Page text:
Rajasthan, the largest state in the India, is located in the northwest part of the country. The state was formed from the medieval region known Rajpuntana, and many of the Rajput traditions are in practice today. The Rajput origin legend says that they are descendants of the Hindu Sun God, Surya. Surya is considered the source of life, so it is not a surprise that the most auspicious ceremony in Rajasthani tradition is the wedding, the celebration of a union which aims to produce life through procreation.
The major public ceremony is in fact not the wedding, but the baraat, or procession. Traditionally, the groom and all of his male relatives to conduct an elaborate parade from his home to that of his bride. Often the groom will ride through the streets on horseback carrying a sword (a tradition stemming from the upper-class warrior sect). He is accompanied by music and celebration as he makes his way to claim his bride. The community follows the parade and offer their blessing. Once the party reaches her home, the mother of the bride escorts the groom and one of his male relatives to the wedding mandap, or canopy, under which the wedding ceremony will take place. The Rajasthani Hindu wedding ceremony is held outside and takes many hours. It involves rituals symbolizing the union of both the couple and the families. While the bride’s female relatives participate in the wedding ceremony, the bride’s male relatives entertain the baraat party outside.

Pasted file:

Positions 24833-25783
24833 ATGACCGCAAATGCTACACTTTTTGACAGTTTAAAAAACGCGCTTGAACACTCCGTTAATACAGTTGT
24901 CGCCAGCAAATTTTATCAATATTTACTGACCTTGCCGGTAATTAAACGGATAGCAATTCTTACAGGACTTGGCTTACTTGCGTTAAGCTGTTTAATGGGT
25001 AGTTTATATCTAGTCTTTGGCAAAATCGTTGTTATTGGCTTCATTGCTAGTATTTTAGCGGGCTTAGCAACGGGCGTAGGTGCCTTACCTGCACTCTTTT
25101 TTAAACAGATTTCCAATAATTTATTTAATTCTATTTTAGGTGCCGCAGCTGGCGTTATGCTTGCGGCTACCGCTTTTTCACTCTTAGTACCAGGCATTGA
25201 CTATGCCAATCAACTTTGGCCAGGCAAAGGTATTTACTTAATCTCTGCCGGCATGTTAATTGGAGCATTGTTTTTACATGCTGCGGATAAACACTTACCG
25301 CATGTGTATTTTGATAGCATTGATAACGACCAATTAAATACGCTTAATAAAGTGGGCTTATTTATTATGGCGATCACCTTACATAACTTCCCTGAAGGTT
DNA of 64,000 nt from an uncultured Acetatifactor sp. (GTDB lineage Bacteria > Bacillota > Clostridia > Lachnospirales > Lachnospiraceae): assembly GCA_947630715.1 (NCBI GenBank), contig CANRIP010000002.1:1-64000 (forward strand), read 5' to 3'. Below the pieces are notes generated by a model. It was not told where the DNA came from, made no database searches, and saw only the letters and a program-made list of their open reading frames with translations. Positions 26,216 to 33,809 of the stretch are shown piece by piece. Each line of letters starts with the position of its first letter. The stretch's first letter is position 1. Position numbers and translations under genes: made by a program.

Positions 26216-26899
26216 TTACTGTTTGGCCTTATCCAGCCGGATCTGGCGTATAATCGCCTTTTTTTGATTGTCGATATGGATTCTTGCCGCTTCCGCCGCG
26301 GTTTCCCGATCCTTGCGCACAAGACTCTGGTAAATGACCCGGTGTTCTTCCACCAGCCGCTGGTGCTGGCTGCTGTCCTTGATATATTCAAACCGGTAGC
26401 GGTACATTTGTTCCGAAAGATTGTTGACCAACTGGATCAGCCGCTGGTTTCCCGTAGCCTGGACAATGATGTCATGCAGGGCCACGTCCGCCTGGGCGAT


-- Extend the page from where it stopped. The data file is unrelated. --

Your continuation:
Rajasthan garments are rich in symbolic color. These colors can be seen in the wedding outfits. The groom’s costume is white for authority, while the bride’s is dominated by red and yellow. Yellow symbolizes the Sun God, Surya, life and growth. Red is the traditional color of a bride, similar to the use of white in Christian weddings. It evokes feelings of joy and luck.
The groom’s jacket has peacocks on both shoulders. The bride’s shoes are embroidered with peacock eyes. The peacock is the national bird of India as well as the symbol of Rajasthan. The bird symbolizes beauty, grace, and pride.
Lotus Embroidery and Mirror Work
The bride’s skirt is embroidered with lotus flowers that symbolize long life, honor, and good fortune. In the Hindu religion, the lotus flower is also the flower of Krishna, the supreme deity. Small mirrors have been applied to the bride’s skirt in hopes that they will protect her by reflecting evil away.